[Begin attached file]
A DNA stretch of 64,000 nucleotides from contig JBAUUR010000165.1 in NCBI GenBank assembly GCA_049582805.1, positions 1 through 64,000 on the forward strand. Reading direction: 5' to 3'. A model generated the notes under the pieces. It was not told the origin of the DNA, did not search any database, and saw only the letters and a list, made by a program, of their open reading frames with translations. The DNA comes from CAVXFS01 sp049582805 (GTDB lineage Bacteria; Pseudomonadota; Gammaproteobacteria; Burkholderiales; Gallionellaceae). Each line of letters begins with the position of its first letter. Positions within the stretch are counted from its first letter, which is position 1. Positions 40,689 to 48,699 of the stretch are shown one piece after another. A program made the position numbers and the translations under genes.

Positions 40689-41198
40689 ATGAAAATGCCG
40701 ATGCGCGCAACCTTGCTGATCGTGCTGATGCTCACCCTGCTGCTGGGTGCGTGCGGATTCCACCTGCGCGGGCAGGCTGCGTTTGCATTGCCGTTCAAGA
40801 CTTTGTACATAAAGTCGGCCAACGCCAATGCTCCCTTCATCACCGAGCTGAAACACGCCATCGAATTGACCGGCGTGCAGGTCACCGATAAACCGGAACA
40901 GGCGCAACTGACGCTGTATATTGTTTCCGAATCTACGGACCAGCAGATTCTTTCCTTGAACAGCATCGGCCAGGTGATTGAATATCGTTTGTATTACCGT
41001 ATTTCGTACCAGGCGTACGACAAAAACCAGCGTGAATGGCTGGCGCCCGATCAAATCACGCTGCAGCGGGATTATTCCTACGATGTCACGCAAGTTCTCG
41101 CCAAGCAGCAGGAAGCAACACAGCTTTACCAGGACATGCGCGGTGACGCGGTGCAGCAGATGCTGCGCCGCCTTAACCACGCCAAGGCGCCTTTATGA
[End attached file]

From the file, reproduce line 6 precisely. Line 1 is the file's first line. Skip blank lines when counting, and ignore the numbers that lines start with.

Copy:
40901 GGCGCAACTGACGCTGTATATTGTTTCCGAATCTACGGACCAGCAGATTCTTTCCTTGAACAGCATCGGCCAGGTGATTGAATATCGTTTGTATTACCGT